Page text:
Ask Bob Roberds: Medieval Warfare

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Postby broberds on Fri Sep 28, 2001 8:08 am

By 1543, the ballista had largely been supplanted by three-stage thermonuclear warheads launched from orbiting satellites.
Nonetheless, ballistas continued to have a cult following among enthusiasts. For a while there the owner of a mint-condition ballista, still in its original packaging, could reasonably expect to sell it for upwards of 750 bucks on eBay. Sweet!
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Postby Shepherd on Fri Sep 28, 2001 9:52 am

Hi Bob,<P>Jest a few days ago, me an' gramps was down by the ole fishin' hole doin' some fishin'. He up an' started reminiscin' about the old days..."When I was a lad back in 1543, we used to use a ballista to catch the fish!"<P>I think he's a lying bastard and I want to confront him with evidence of his crimes and break his kneecaps. <P>My question, therefore, is whether the ballista was still in use in 1543, or if it had been replaced by more effective warmaking machinery.<P>The bonus question would be was it ever an effective fishing device, but this point is made moot by the fact that gramps is a stupid old fruit that generally fishes using a piece of bacon and a brick.<P>Thanks!<P>------------------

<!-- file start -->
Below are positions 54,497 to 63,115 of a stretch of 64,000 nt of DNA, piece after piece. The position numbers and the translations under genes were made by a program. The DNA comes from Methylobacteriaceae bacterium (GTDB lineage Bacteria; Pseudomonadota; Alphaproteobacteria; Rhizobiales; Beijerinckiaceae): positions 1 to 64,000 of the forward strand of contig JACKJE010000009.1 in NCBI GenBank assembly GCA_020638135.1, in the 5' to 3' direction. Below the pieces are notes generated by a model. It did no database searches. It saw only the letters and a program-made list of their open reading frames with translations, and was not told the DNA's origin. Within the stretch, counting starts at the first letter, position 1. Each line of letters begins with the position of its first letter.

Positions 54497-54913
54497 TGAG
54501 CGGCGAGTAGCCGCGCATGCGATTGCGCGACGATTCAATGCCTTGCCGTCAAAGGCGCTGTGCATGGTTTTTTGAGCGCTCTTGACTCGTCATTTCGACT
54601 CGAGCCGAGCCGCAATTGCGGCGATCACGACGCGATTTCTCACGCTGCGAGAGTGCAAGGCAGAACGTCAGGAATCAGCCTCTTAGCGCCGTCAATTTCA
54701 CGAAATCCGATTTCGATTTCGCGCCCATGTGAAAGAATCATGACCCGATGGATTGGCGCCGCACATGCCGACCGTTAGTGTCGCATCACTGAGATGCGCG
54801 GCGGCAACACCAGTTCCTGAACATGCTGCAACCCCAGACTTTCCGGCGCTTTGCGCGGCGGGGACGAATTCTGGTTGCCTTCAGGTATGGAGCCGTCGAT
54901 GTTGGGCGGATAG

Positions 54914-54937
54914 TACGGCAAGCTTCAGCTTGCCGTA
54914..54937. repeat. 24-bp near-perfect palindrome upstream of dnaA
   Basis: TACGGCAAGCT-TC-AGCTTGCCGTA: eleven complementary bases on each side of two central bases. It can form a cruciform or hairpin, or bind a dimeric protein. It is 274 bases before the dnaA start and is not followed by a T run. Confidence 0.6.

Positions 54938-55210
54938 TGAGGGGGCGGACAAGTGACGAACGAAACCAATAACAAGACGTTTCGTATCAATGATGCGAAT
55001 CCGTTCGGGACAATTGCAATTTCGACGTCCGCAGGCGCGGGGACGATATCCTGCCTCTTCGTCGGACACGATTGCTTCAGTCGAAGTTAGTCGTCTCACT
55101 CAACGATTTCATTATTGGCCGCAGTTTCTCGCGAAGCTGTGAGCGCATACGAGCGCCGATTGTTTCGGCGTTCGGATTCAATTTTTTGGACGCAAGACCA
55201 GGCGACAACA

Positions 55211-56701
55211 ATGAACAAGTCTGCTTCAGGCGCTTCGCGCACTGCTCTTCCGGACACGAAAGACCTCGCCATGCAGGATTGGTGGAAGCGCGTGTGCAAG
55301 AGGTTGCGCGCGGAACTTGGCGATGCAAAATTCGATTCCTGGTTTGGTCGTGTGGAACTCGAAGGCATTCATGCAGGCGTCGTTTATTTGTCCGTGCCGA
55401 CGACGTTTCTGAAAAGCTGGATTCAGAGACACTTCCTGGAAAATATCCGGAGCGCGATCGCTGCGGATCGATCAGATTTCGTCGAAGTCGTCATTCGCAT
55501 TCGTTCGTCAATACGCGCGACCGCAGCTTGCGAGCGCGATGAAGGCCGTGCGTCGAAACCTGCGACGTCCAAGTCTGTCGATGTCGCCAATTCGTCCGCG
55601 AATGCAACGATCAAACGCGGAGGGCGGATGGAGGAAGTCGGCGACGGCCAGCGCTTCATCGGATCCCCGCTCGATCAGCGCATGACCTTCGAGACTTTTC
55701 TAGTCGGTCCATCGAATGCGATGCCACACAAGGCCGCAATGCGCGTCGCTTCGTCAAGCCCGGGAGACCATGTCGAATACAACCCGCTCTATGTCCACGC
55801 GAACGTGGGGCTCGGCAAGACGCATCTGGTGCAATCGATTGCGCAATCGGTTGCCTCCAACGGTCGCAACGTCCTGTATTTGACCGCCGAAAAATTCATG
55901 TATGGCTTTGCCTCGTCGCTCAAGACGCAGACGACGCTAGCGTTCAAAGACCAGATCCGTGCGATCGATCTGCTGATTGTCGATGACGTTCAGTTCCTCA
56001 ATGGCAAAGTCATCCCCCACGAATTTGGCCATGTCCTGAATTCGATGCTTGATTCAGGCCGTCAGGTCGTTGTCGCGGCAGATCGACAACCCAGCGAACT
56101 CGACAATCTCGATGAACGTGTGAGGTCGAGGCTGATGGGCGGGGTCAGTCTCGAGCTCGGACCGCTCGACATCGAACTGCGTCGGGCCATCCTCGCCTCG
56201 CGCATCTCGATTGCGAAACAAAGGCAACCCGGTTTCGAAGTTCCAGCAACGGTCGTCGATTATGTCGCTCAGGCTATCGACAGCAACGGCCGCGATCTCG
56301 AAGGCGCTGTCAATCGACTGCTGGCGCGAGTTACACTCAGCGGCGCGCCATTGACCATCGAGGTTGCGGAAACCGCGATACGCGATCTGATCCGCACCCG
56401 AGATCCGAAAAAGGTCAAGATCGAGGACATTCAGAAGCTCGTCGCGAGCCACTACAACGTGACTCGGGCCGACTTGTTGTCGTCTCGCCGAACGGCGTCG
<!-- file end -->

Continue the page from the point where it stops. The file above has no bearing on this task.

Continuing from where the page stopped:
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Postby JimRob on Fri Sep 28, 2001 10:31 am

If I might interject...<P>Certain passages in Boccacio's <I>Teseida</I> (lines 3903-4005) suggest that ballistas were the most favoured fishing implement of the late middle ages, as evinced by the tournament between Arcite and Palaemon; the potential suitors attempted to propel a fish out of the water by use of a heavy object (a runcible, say). He who first nailed the fish to the opposing side's stake (within the rules of angleric <I>chivalrie</I>, of course) gained his mistress' hand in marriage.<P>'Arcite rideth to the stayke anon,
Whilom his catche he nayleth up thereon;
Although Arcite endureth soore smerte
His fisshe, trewely, wonne his ladyes herte.'<P>Further tournaments, it is conjectured, secured the rest of her.<P>Sorry, what was the question again?<P>------------------
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Postby Halgar on Tue Oct 02, 2001 10:17 am

Perhaps you misunderstood Gramps. He may have said "Barrista," a lady who makes lattes.
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